The new research facility is adjacent to the Liver and Antiviral Unit at Imperial College Healthcare NHS Trust, located in Paddington at St Mary’s hospital. It is made up of four new outpatient rooms and four day case beds for investigations and clinical trials.
Professor Thomas said: “Having the clinical and research facilities together, with NHS and university staff working side by side, means we will be able to achieve the goal of our AHSC - seeing the research we carry out rapidly benefitting patients.”
Laura Gallagher | alfa
Researchers release the brakes on the immune system
18.10.2017 | Rheinische Friedrich-Wilhelms-Universität Bonn
Norovirus evades immune system by hiding out in rare gut cells
12.10.2017 | University of Pennsylvania School of Medicine
University of Maryland researchers contribute to historic detection of gravitational waves and light created by event
On August 17, 2017, at 12:41:04 UTC, scientists made the first direct observation of a merger between two neutron stars--the dense, collapsed cores that remain...
Seven new papers describe the first-ever detection of light from a gravitational wave source. The event, caused by two neutron stars colliding and merging together, was dubbed GW170817 because it sent ripples through space-time that reached Earth on 2017 August 17. Around the world, hundreds of excited astronomers mobilized quickly and were able to observe the event using numerous telescopes, providing a wealth of new data.
Previous detections of gravitational waves have all involved the merger of two black holes, a feat that won the 2017 Nobel Prize in Physics earlier this month....
Material defects in end products can quickly result in failures in many areas of industry, and have a massive impact on the safe use of their products. This is why, in the field of quality assurance, intelligent, nondestructive sensor systems play a key role. They allow testing components and parts in a rapid and cost-efficient manner without destroying the actual product or changing its surface. Experts from the Fraunhofer IZFP in Saarbrücken will be presenting two exhibits at the Blechexpo in Stuttgart from 7–10 November 2017 that allow fast, reliable, and automated characterization of materials and detection of defects (Hall 5, Booth 5306).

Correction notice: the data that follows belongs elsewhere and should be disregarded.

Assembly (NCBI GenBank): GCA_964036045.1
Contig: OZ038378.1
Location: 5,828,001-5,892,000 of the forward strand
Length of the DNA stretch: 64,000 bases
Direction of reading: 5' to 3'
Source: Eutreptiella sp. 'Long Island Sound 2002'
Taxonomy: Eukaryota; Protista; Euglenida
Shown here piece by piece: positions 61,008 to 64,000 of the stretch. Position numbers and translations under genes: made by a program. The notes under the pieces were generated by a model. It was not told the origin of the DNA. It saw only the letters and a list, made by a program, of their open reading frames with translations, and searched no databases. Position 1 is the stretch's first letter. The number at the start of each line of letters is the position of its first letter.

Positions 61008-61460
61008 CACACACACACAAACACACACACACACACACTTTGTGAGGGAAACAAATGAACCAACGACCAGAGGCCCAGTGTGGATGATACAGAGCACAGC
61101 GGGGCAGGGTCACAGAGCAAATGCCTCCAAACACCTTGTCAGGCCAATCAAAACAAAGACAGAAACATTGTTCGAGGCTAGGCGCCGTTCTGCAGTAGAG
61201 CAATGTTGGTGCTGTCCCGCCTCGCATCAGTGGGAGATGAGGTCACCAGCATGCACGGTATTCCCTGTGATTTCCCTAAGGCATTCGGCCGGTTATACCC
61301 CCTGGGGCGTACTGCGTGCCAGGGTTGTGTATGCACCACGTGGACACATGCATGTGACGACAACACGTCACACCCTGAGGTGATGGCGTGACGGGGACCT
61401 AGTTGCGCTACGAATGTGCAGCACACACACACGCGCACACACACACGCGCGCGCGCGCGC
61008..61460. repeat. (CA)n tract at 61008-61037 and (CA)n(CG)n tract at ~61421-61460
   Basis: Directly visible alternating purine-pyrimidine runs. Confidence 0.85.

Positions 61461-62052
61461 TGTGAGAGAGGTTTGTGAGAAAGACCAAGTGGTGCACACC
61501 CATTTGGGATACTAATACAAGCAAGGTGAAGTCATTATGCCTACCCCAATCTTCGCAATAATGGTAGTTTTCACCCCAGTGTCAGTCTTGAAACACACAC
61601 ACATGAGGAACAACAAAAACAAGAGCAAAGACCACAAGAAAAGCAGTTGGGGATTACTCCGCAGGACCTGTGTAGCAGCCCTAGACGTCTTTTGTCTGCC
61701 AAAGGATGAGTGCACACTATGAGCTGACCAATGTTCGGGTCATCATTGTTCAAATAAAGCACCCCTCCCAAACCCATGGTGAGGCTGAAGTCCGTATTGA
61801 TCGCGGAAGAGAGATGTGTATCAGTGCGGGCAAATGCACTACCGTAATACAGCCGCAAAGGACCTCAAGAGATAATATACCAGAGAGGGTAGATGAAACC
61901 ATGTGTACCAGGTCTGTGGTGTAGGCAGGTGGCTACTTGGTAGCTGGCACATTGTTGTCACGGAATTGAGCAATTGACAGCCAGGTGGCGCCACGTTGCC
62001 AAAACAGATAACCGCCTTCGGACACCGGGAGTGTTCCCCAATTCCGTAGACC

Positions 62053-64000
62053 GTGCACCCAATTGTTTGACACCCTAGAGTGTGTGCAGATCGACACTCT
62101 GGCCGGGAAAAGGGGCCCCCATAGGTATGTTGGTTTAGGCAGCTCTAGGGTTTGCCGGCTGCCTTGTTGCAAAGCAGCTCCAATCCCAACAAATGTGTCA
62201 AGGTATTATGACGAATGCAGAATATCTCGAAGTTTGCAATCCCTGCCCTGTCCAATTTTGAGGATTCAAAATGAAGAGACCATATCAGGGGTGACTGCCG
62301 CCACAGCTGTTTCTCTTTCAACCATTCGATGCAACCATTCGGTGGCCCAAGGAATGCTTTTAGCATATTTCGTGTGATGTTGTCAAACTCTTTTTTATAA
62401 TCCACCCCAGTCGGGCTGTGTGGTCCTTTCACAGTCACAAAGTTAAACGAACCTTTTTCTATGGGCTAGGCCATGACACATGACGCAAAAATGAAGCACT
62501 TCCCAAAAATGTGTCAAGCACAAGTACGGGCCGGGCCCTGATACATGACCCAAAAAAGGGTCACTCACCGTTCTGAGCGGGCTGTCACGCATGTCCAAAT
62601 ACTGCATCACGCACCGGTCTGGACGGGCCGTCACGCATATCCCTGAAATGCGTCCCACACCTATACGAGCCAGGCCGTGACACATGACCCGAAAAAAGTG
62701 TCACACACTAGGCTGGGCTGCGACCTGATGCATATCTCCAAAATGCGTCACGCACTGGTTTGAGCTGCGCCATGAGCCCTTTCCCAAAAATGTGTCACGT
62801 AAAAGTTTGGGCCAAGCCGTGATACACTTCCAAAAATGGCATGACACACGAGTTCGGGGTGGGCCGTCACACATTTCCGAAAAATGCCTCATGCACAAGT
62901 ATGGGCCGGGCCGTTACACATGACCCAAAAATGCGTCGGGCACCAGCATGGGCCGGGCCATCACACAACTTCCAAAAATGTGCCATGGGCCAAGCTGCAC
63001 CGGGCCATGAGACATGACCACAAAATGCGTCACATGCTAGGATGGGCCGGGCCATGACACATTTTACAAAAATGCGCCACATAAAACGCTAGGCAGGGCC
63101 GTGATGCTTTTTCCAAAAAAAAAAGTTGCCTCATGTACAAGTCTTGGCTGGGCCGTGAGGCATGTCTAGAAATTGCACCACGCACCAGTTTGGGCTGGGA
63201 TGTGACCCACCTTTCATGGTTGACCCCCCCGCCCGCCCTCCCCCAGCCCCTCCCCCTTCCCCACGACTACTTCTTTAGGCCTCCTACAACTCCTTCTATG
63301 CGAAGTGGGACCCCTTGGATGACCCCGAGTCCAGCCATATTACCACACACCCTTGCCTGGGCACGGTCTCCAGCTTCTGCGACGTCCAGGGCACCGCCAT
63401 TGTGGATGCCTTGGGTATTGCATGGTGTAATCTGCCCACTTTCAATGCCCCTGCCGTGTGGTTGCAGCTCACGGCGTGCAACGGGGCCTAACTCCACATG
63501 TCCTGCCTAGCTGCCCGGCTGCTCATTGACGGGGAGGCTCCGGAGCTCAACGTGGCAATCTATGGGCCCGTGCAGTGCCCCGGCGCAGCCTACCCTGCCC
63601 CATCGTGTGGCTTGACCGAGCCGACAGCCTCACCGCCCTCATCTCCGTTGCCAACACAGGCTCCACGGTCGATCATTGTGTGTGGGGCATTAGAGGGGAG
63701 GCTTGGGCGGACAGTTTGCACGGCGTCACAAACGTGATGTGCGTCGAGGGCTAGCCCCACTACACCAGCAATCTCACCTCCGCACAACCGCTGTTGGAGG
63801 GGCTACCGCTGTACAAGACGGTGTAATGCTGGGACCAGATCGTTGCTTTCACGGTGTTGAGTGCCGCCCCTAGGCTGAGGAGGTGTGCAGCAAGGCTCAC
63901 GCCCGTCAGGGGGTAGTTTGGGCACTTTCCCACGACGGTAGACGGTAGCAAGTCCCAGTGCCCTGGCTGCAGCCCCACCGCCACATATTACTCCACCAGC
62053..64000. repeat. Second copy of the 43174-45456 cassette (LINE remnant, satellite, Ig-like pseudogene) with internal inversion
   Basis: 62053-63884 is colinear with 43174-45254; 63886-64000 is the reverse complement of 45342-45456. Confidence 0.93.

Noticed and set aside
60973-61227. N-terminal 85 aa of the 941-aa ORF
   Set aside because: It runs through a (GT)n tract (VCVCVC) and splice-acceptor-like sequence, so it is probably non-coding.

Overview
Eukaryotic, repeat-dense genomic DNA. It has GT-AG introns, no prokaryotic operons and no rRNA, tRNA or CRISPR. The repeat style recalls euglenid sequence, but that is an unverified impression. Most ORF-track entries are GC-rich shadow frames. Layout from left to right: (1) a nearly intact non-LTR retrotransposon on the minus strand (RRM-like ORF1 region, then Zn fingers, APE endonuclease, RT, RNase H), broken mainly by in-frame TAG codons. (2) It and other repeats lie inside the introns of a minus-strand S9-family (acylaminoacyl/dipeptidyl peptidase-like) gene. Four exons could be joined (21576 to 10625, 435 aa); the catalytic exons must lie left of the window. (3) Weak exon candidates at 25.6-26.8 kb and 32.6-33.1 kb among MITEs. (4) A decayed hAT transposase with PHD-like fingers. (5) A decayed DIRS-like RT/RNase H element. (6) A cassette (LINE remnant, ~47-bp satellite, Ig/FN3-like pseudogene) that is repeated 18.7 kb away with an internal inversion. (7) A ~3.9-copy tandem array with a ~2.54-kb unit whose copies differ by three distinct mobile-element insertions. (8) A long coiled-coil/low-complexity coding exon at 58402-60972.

When quality testing uses time-consuming destructive test methods, it can result in enormous costs due to damaging or destroying the products. And given that...
Using a new cooling technique MPQ scientists succeed at observing collisions in a dense beam of cold and slow dipolar molecules.
How do chemical reactions proceed at extremely low temperatures? The answer requires the investigation of molecular samples that are cold, dense, and slow at...
Scientists from the Max Planck Institute of Quantum Optics, using high precision laser spectroscopy of atomic hydrogen, confirm the surprisingly small value of the proton radius determined from muonic hydrogen.
It was one of the breakthroughs of the year 2010: Laser spectroscopy of muonic hydrogen resulted in a value for the proton charge radius that was significantly...
17.10.2017 | Event News
10.10.2017 | Event News
10.10.2017 | Event News
18.10.2017 | Materials Sciences
18.10.2017 | Physics and Astronomy
18.10.2017 | Physics and Astronomy